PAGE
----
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Joe Biden pledges to make Roe v. Wade a landmark ruling that legalizes abortion, 'law of the land'

Biden's promise comes as somewhat of a comfort to Americans who have been worrying about the lasting implications of Judge Amy Coney Barrett becoming a Supreme Court justice.

Joe Biden pledges to make Roe v. Wade a landmark ruling that legalizes abortion, 'law of the land'
Cover Image Source: Getty Images/ Democratic US presidential nominee Joe Biden during a campaign stop outside Johnstown Train Station on September 30 in Johnstown, Pennsylvania. (Photo by Alex Wong)

As Republicans conveniently ignore the precedent they set in 2016 and rush towards confirming Judge Amy Coney Barrett as the late Justice Ruth Bader Ginsburg's replacement, there have been growing concerns over the implications of this appointment. With Barrett's historically conservative views on everything from guns and sexual assault on campus to health care and abortion rights, reproductive rights supporters worry that the landmark Roe v. Wade decision — which legalized abortion nationwide — will be threatened like never before. The right-leaning composition of the Supreme Court will set back women's rights by decades if it overturns the historical decision; which seems like a very real and scary possibility at the moment.




This is the concern Cassidy Brown brought before Democratic presidential nominee Joe Biden during a town hall on Monday as she spoke about her life plans. "I knew whenever I was graduating high school and entering college that I wanted to obtain my degree and start a career before starting a family. Having access to birth control and safe reproductive healthcare was imperative in making that true for me," she told the former vice president. "So, considering the new Supreme Court nomination of Amy Coney Barrett, what are your particular plans to protect women's reproductive rights in the US?"




Responding to Brown's question, one that has also been plaguing countless others like her in recent weeks, Biden pledged his support for legal abortion and promised to make Roe v. Wade "the law of the land" if he's elected president. "Number one, we don't know exactly what she will do, although the expectation is that she very well may overrule Roe, and the only responsible response to that would be to pass legislation to make Roe the law of the land," he said. "That's what I would do."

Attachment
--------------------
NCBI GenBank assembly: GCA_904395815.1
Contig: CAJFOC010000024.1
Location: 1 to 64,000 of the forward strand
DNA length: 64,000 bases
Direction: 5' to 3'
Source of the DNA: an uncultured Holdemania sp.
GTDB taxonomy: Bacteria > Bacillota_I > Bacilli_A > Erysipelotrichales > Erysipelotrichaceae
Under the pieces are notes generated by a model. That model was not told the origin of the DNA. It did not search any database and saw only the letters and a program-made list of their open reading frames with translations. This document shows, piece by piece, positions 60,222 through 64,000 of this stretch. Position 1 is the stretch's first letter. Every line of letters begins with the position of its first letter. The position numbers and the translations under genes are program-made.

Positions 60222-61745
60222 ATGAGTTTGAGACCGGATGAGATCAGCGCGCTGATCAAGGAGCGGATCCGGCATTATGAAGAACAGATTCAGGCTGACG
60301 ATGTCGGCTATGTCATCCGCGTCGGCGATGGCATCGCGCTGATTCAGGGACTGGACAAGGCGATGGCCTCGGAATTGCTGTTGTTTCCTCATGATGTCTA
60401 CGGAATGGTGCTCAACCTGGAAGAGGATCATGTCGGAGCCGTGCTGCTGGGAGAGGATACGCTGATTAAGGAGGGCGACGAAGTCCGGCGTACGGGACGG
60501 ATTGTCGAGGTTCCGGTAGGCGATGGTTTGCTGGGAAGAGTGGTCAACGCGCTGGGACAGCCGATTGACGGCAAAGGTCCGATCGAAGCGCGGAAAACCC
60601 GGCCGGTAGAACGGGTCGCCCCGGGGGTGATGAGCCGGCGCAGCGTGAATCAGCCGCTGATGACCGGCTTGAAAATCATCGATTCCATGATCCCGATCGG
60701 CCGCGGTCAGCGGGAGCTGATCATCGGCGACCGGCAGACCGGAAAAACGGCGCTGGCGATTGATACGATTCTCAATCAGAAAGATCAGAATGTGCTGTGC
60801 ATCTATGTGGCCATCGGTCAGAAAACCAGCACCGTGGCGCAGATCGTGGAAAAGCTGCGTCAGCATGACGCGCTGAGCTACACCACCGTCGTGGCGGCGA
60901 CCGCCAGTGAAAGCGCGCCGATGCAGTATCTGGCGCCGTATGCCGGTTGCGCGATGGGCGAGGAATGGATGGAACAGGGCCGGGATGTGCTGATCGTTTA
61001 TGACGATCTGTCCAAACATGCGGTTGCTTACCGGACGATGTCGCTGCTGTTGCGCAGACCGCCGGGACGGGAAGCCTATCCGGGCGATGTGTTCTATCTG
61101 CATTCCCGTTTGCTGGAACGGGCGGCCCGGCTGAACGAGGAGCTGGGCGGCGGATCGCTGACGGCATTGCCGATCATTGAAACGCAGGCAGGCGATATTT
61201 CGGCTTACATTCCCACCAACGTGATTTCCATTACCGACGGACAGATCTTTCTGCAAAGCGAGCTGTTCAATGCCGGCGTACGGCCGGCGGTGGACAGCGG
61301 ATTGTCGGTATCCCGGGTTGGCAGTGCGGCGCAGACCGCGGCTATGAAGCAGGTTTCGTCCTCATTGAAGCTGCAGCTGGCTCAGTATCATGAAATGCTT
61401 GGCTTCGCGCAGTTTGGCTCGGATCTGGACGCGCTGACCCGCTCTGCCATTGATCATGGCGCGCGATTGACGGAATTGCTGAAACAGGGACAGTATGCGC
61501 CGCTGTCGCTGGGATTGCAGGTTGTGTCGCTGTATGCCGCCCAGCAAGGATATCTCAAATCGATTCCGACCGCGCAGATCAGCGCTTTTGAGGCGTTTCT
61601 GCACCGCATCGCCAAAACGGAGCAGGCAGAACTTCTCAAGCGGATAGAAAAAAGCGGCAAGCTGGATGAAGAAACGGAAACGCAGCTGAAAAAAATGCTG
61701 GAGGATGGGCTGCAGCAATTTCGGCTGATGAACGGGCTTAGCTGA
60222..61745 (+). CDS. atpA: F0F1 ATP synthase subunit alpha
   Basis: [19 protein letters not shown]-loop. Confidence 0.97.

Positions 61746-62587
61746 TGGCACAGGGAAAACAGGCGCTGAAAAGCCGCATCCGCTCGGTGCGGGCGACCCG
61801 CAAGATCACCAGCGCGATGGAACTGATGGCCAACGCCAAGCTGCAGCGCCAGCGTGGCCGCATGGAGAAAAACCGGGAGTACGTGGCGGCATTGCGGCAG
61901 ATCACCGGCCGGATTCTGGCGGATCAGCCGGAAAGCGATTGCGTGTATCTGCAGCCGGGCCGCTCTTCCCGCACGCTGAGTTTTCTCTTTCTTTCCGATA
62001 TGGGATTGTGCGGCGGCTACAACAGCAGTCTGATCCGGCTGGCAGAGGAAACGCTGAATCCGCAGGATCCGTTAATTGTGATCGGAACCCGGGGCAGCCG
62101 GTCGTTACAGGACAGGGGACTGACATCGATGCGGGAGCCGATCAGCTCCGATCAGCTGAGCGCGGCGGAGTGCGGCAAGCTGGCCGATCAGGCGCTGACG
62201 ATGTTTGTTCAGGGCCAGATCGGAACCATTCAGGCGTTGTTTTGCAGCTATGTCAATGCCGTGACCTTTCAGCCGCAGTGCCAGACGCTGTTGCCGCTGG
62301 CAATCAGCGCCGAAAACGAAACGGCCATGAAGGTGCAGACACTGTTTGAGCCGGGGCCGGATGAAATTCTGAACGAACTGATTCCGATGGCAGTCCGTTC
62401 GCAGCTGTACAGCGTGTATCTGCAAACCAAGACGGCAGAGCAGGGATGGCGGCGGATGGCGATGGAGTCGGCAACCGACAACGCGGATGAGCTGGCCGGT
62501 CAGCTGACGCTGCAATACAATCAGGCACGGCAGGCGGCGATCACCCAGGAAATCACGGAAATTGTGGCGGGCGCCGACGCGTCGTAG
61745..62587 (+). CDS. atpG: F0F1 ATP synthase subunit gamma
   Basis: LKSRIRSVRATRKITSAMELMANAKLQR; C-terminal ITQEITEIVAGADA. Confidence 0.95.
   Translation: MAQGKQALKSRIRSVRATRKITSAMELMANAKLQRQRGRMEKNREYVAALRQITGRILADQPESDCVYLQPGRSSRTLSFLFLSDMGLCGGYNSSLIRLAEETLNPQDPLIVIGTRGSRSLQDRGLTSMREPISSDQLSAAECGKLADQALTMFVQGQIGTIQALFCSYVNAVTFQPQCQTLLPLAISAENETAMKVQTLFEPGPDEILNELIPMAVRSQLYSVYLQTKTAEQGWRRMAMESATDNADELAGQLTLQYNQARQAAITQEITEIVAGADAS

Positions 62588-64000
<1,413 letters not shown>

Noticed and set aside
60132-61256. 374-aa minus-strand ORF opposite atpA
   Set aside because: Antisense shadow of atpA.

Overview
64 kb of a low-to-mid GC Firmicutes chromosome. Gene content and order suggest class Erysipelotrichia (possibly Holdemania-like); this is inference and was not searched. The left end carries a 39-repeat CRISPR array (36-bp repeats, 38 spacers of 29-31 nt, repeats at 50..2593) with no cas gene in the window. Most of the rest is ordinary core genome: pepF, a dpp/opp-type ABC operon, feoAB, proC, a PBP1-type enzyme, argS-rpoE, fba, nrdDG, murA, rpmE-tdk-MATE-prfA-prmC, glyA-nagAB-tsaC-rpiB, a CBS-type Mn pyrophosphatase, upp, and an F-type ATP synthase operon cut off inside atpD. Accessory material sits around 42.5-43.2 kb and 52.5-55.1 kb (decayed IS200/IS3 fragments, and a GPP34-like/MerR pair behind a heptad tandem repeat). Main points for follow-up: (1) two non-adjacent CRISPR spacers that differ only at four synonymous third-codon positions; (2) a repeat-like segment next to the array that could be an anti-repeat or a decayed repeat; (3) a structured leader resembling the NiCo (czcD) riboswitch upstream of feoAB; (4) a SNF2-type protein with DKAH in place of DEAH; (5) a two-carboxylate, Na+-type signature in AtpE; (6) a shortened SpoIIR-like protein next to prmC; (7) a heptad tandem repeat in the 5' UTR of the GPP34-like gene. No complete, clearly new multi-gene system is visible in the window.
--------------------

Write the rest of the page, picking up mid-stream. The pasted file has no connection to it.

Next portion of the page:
Biden's promise comes as somewhat of a comfort to Americans who have been worrying about the lasting implications of Barrett becoming a Supreme Court justice, especially since she would be the youngest justice on the court and thereby have the chance to reshape the law and society for generations to come. As much as social conservatives favor the 48-year-old, a majority of the American public has long been in favor of abortion rights in most circumstances. A 2019 Gallup poll found that 53 percent of US adults believe abortion should be legal at least "under certain circumstances" while only 21 percent want it to be completely illegal.




However, these numbers aren't stopping President Trump from bending his opponent's promise to appeal to the far right as he lost no time in attacking Biden for taking "a more Liberal position on Roe v. Wade than Elizabeth Warren at her highest." Urging his followers to get out and vote in a tweet on Tuesday, he wrote: "He also wants to PACK our great United States Supreme Court. This is what the Dems will do. Remember as they try changing positions before elections end." Despite the president's attempts to twist Biden's words, pro-choicers are mostly happy about the former vice president's promise to protect abortion rights.








Meanwhile, according to CBS News, some abortion-rights supporters believe that a promise to protect Roe isn't enough to ensure access to the procedure. "Roe is important, but now we really think of that as the floor, not the ceiling," said Destiny Lopez, co-director of the abortion-rights group All* Above All Action Fund. "Even with Roe in place, so many people are unable to get the abortion care they want," said Megan Donovan, senior policy manager at the reproductive health research group Guttmacher Institute. "We can start with protecting Roe, but the fight cannot end there."



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